EDMOND — Trinity Picklo has racked up numerous wins on the track.
But none may have been as spectacular or dramatic as what took place May 15 at the 6A State Track and Field Championships.
Competing in the 300-meter hurdles, Picklo found herself trailing for almost the entire race. In fact, as she flew over the final hurdle, she was a step behind Tulsa Union’s Sarah Cochron.
From that point, it looked like Cochron was going to spring to the 300-hurdles championship and Picklo was going to have to end her prep career with a second-place finish.
However, as the two sprinted toward the tape, Cochron seemingly tripped over her feet and fell two steps away from the finish line. As she fell, Picklo charged past her to win the championship.
“It was really neck and neck,” Picklo said. “I really wanted it, so I kept on grinding.”
Picklo posted a 45.80 to take the gold. Bixby’s Kyndall Hicks was second at 46.27. Cochron was able to pop up to finish in fourth.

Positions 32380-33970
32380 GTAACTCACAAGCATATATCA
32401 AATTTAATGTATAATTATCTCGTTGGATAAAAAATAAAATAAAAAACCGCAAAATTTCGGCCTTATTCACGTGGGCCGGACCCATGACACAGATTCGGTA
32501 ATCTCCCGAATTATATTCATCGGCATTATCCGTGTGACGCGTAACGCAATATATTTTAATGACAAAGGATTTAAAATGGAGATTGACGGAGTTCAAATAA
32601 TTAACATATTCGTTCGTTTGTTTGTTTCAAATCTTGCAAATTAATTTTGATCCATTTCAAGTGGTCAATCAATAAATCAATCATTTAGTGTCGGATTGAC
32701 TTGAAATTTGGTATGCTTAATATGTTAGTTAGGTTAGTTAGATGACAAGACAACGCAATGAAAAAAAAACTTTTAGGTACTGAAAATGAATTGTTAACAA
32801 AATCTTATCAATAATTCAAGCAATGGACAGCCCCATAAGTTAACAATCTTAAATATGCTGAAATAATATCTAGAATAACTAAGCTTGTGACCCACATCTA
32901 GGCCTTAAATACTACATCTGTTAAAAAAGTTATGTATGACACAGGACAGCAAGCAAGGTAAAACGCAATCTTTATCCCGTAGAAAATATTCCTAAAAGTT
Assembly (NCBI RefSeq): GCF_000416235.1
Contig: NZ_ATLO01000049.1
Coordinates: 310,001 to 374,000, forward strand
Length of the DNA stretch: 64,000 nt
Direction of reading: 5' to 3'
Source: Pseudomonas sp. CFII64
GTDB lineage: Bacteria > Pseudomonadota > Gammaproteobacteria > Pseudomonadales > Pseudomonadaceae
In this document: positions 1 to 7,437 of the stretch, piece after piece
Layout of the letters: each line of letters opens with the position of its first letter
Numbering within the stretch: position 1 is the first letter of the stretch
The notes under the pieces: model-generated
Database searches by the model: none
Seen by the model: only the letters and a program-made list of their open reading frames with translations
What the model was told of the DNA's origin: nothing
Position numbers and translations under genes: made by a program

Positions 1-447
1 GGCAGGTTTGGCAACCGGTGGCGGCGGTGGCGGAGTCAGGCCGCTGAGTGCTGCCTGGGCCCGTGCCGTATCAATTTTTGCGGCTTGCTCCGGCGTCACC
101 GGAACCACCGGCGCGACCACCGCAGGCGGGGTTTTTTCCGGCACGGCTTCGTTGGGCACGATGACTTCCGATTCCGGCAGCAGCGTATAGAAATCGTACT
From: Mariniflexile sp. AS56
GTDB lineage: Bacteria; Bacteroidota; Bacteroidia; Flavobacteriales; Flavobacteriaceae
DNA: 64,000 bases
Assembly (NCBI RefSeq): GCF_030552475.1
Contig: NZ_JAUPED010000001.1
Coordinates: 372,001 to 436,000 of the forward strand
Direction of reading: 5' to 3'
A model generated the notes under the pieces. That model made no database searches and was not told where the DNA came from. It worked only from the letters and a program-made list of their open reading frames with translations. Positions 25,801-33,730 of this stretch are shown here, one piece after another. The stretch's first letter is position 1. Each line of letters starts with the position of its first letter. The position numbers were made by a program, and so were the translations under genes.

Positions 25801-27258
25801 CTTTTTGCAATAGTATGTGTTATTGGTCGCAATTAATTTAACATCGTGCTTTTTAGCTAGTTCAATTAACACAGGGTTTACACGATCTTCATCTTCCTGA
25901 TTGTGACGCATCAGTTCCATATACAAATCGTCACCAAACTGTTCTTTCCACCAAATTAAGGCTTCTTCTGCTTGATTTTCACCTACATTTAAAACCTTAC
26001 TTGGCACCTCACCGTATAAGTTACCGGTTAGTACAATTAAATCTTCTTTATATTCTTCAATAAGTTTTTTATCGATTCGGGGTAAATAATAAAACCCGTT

“In a race, you never know what’s going to happen so I just keep doing my thing and hope everything goes my way,” Picklo said.
The 300-hurdles title was the second of the day for Picklo. Earlier in the 100-meter hurdles, Picklo posted 14.62, which was good enough to hold off Kayvon Numbire at the finish line.
After not being able to compete in 2020, due to the COVID-19 pandemic, Picklo couldn’t think of a better way to close out her track career.
“It’s been really awesome,” she said. “I didn’t get to state last year, and this definitely makes up for it. It’s really awesome coming away with two golds.”
Other Lady Broncos who performed well include London Stovall. The junior took seventh in the long jump with a leap of 16-06.
Putnam City West’s India Morgan won the event with 18-11. Kaitlin Cerny was 15th in the shotput.
Picklo signed with Oklahoma State University to play soccer. This state meet could be one of the final times she competes on the track.
“I’ve loved every second of it,” Picklo said. “I loved the coaches. My teammates — they’ve definitely helped push me. I really don’t care if they remember me being a state champion. I’d like for them to remember me by the way I treated them.”